IP protection for plant-related inventions

IP protection for plant-related inventions

The legal sources determining the framework for IP protection in Europe for plant-related inventions consist of the European Patent Convention and the EU Directive 98/44 on the legal protection of biotechnological inventions. According to these laws, plant varieties as such, as well as essentially biological processes for the production of plants, are expressly excluded from patent protection. The meaning of the exclusion relating to essentially biological processes has been clarified by the Enlarged Board of Appeal of the European Patent Office in its landmark decision in cases G2/07 and G1/08 (Broccoli and Tomato). The further question whether products resulting from such essentially biological processes should still remain patentable is currently pending before the Enlarged Board of Appeal (cases G2/12 and G2/13).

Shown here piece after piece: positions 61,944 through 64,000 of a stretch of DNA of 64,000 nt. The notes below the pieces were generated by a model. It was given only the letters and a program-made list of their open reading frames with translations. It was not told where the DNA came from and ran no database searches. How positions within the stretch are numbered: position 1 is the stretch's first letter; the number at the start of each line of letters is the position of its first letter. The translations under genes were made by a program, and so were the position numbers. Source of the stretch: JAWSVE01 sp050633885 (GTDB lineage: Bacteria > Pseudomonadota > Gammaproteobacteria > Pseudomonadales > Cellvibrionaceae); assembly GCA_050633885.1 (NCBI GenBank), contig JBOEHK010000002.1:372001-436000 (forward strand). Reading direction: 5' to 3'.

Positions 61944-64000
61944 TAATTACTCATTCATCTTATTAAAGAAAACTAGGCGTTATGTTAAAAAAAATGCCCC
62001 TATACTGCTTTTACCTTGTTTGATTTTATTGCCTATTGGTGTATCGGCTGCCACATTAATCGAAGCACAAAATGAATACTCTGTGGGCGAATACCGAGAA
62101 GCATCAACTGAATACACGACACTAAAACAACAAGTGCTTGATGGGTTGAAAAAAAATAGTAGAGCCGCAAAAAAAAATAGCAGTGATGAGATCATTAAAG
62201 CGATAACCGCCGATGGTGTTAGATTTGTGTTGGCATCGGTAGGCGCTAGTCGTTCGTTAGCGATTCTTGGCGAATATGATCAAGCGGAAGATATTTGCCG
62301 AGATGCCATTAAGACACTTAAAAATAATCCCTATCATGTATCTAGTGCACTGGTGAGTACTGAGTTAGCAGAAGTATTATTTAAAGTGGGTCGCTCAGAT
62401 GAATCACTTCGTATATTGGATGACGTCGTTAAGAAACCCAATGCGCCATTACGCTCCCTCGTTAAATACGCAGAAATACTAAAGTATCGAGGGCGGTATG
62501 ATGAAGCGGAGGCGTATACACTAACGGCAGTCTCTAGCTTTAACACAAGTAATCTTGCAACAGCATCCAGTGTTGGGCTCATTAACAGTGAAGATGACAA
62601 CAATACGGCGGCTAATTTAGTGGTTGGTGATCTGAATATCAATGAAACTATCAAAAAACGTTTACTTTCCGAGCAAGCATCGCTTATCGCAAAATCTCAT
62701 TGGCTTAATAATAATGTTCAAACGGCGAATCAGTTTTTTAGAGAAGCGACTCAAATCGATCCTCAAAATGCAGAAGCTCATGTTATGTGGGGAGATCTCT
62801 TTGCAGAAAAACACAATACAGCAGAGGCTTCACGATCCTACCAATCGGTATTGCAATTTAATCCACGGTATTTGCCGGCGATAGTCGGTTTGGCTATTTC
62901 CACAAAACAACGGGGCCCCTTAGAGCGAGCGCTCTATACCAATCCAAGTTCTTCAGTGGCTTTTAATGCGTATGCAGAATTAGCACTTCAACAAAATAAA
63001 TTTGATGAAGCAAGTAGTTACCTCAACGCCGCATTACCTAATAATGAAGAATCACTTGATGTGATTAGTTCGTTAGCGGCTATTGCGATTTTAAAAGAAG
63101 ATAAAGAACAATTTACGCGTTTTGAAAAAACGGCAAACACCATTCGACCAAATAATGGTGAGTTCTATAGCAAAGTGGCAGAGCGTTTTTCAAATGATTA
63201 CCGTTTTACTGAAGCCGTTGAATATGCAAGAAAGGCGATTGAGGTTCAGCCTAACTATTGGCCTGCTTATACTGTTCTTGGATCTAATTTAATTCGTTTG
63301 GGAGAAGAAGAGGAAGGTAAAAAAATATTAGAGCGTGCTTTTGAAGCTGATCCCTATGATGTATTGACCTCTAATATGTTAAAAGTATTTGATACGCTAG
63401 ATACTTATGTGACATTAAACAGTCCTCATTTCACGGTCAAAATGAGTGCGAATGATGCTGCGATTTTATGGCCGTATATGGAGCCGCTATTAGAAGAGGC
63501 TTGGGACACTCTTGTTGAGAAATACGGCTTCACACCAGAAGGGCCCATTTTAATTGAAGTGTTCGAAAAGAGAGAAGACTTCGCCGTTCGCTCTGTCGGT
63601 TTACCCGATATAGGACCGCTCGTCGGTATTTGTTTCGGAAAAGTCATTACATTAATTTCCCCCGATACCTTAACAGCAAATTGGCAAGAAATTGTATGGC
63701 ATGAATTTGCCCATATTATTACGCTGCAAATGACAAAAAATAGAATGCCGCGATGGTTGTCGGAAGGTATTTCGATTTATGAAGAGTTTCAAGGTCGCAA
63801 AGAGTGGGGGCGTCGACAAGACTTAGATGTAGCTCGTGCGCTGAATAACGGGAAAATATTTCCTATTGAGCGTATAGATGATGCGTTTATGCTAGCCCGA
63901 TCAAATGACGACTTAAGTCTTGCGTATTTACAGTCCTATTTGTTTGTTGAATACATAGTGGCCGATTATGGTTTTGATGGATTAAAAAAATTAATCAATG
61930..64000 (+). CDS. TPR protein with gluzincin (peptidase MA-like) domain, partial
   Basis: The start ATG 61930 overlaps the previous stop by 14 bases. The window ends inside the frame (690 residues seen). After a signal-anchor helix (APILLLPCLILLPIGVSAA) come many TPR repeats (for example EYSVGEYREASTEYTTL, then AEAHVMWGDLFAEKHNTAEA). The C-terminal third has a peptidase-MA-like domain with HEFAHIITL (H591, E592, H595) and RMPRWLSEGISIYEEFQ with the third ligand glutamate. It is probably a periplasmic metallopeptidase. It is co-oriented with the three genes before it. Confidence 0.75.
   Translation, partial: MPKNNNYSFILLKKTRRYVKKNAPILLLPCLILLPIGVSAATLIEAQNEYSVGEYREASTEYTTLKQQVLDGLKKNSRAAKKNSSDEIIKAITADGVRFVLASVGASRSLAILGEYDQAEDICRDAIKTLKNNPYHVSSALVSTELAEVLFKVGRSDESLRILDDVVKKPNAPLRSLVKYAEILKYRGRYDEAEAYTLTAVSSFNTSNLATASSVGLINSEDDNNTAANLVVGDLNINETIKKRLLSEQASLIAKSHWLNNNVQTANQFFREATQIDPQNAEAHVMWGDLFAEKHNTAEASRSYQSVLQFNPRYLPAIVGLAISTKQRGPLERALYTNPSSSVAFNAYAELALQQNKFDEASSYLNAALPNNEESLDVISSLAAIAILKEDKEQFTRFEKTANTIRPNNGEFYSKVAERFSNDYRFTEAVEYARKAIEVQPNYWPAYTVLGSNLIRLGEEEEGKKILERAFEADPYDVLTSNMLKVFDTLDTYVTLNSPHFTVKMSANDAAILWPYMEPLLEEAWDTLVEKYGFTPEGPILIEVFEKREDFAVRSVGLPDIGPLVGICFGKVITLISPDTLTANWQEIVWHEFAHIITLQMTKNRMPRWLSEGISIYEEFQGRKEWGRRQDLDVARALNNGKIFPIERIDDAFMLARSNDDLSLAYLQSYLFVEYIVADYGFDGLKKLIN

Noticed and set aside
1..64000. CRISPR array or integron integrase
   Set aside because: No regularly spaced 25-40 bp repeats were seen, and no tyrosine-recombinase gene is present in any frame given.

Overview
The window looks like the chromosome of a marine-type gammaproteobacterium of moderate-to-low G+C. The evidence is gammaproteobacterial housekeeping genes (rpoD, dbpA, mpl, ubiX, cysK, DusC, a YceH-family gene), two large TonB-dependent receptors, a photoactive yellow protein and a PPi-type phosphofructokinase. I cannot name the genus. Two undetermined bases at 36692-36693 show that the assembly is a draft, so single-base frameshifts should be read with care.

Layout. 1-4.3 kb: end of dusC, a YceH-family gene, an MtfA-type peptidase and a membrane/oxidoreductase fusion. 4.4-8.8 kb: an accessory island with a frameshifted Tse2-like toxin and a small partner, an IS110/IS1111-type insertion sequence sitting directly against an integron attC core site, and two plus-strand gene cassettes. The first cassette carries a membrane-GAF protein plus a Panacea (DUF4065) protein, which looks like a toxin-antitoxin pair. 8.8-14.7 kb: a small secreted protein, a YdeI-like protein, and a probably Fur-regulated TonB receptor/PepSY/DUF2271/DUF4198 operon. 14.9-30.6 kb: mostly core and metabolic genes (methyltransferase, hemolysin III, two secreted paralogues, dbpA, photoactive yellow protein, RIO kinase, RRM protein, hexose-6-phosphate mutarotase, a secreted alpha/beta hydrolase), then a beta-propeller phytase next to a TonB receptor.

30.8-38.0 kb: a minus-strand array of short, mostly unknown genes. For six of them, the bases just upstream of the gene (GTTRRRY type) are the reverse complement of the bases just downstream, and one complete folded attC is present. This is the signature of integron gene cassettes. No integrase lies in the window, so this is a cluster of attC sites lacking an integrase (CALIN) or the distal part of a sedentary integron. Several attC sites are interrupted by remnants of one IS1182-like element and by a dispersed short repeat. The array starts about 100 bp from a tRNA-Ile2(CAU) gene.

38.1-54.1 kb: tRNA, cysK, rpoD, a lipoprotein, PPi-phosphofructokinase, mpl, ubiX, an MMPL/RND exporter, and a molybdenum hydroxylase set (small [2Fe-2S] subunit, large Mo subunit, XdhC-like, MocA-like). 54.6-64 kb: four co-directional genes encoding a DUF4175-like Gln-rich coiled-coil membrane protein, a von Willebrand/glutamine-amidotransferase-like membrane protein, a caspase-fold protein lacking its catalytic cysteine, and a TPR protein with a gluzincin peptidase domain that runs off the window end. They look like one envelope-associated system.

The exclusion of plant varieties per se seems clear. Nevertheless, as a result of the specific nature of plant-related patents, plant varieties may still fall under the scope of certain patents as the current patent system in Europe allows patent protection on inventions which may encompass several plant varieties. This may be the case, for instance, of a patent on a specific trait that occurs in several plant varieties. Using such plant varieties for further breeding and development is generally not allowed under patent laws. However, with the view of avoiding that access to such plant varieties for further breeding is blocked, such acts have been exempted under a couple of national patent laws and most recently also in the Unified Patent Court Agreement. The introduction of such a limited breeders’ exemption in national patent laws is one of the key elements of ESA’s IP position, together with the request to limit the patentability of biological material to material not obtained through an essentially biological process and with the initiative to provide transparency on the patent status of plant varieties commercialized in Europe. This latter objective has been realized via the PINTO database.  

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